During the time God led the Israelites to the promised land of Canaan, what He most worried about them was that they would forget their Lord and serve other gods when they entered the land and were abundant in many things.
In Deuteronomy 11, God explained to the Israelites how good the land of Canaan was. Canaan was the land God was always caring for, flowing with milk and honey and drinking rain from heaven. The Lord added that He would send rain on their land in its season, both autumn and spring rains, so that they may gather in their all crops if they obeyed His word and served Him with love.
However, God also warned them to be careful, because if they were enticed to turn away from the Lord and worship other gods and bow down to them, God’s anger would burn against them. He would shut the heavens so that it would not rain, and the ground would yield no produce, and they would soon perish from the promised land. The Lord was worried that they would not rely on their Lord and turn their eyes to and depend on others if they lived well and were no longer lacking materially.
His concern became a reality.
The Israelites finally entered and settled in Canaan. However, they did not drive out all the Canaanites, whom the Lord commanded them to drive out because they had worshiped idols from early on. They instead began to accept Canaanite culture. In Judges 2, it was recorded that the Israelites forsook God and served Baal and Ashtaroth before God, according to the culture of the local people. God was furious at them, so He made the plunderers take away what they had worked for. He also left the enemies of the Israelites around them.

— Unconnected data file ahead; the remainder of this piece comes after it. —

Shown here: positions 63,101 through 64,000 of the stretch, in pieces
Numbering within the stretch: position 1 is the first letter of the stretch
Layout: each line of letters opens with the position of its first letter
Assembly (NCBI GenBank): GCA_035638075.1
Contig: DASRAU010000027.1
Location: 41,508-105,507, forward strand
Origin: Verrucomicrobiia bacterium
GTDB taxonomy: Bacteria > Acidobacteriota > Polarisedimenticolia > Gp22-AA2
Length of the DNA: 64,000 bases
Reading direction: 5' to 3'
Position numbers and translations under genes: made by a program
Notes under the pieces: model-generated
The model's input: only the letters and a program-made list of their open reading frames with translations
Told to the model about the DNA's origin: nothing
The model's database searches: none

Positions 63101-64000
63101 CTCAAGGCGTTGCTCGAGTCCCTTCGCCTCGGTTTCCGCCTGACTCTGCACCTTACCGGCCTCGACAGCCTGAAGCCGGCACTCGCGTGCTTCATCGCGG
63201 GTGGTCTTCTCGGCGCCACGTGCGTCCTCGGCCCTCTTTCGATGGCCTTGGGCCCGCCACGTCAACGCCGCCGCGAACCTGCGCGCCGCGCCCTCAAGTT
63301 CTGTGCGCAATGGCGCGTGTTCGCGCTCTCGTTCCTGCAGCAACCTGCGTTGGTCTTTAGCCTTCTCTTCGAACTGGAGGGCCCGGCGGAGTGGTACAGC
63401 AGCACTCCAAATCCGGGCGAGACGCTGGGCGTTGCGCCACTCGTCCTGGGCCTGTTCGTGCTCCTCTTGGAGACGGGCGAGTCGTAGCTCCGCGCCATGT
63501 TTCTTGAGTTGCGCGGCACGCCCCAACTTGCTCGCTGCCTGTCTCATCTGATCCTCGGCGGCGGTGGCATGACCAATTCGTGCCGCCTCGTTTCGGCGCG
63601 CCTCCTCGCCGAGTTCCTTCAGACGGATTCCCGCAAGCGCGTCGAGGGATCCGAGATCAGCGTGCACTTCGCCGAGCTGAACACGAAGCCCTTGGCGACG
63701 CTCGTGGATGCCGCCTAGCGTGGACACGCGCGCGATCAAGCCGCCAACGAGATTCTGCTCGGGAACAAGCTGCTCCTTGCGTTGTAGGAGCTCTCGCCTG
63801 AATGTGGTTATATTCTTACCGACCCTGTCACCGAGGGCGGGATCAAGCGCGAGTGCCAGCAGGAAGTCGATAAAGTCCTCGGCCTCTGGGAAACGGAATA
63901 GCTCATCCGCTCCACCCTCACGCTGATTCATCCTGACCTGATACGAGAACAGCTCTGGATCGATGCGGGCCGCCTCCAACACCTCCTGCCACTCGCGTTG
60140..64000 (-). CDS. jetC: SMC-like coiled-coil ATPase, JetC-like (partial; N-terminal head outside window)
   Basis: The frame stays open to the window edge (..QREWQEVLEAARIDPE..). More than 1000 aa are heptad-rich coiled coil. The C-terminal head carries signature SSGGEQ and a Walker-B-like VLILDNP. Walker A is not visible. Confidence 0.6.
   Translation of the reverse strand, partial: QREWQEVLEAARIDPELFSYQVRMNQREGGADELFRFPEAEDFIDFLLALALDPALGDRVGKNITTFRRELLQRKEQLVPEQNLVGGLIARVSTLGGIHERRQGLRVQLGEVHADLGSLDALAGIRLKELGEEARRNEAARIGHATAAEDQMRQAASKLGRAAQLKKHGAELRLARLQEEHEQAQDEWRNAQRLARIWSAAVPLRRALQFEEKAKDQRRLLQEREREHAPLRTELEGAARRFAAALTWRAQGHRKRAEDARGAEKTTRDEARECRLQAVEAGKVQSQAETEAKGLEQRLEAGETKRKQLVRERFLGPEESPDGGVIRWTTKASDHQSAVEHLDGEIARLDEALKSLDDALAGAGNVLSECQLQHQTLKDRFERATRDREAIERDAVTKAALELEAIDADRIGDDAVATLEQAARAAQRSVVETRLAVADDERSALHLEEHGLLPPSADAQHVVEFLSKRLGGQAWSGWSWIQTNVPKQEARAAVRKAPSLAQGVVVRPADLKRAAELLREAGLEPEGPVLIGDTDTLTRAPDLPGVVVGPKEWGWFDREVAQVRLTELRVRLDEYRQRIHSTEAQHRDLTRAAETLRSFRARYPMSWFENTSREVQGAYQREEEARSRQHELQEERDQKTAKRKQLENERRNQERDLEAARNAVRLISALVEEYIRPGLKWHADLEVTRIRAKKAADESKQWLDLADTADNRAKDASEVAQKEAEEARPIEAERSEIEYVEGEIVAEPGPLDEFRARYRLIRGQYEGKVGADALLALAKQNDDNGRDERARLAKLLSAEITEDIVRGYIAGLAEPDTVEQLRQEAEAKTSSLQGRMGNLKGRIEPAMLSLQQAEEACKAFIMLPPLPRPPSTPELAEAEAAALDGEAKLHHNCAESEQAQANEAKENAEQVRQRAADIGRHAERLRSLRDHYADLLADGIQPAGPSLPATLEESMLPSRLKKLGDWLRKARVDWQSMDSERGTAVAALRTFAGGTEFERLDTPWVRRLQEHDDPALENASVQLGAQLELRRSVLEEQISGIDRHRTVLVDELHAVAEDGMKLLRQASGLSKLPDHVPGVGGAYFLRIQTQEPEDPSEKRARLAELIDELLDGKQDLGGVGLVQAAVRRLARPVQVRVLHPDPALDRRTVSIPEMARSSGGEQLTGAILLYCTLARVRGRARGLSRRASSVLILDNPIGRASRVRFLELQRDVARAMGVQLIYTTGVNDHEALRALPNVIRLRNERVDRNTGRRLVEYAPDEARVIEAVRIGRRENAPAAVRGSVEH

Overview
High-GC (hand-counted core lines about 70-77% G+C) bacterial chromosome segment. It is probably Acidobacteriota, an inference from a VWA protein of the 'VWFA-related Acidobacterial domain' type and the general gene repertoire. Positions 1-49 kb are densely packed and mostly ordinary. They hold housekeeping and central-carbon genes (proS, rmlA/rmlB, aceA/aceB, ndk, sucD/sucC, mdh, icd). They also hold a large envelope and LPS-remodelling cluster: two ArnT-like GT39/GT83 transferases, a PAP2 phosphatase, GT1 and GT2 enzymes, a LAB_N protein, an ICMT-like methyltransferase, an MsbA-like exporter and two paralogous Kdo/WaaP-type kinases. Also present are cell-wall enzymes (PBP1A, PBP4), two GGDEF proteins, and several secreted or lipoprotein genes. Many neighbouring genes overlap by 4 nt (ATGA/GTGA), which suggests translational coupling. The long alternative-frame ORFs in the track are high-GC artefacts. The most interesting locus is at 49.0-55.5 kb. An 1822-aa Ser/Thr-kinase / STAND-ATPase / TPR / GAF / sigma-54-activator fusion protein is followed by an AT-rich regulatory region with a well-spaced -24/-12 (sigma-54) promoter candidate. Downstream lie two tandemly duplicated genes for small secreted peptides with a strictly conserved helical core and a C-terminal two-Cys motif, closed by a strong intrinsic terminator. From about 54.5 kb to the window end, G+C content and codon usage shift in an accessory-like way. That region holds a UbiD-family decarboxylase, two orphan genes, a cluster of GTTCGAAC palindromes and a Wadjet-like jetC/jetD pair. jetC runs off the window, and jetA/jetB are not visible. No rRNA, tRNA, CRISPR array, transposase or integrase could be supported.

It caused them to suffer severely. Nevertheless, idolatry had not ceased in the history of Israel. Even Solomon, the son of David and the king of wisdom, married many gentile women and was enticed to serve many idols according to their cultures. The Lord appeared to him twice and warned him about it, but Solomon continued to serve other gods, not obeying His word.
God finally said that He would take Israel from the sons of Solomon and give it to Solomon’s servant. It became true at last. When Rehoboam, son of Solomon, became king, Jeroboam, son of Nebat, who was a servant of Solomon, became the king of ten tribes of Israel except for Judah and Benjamin. Israel was divided into northern Israel and southern Judah, as God said. Even since then, all kings except a few had repeated the sins of serving idols.
In 2 Chronicles 24:20, God said through the prophet Zechariah that He had forsaken them because they had forsaken their Lord. Northern Israel was eventually devastated by the Assyrians, and southern Judah was destroyed by the Babylonians. The word that God warned in Deuteronomy 11:16–17 was applied to them as it was.
We must remember the word because it also applies in the same way to us living at present.
We do not know when the idol of a big or small greed will arise in our hearts as we are not satisfied with what we have and pursue mammonism and become more dependent on materials.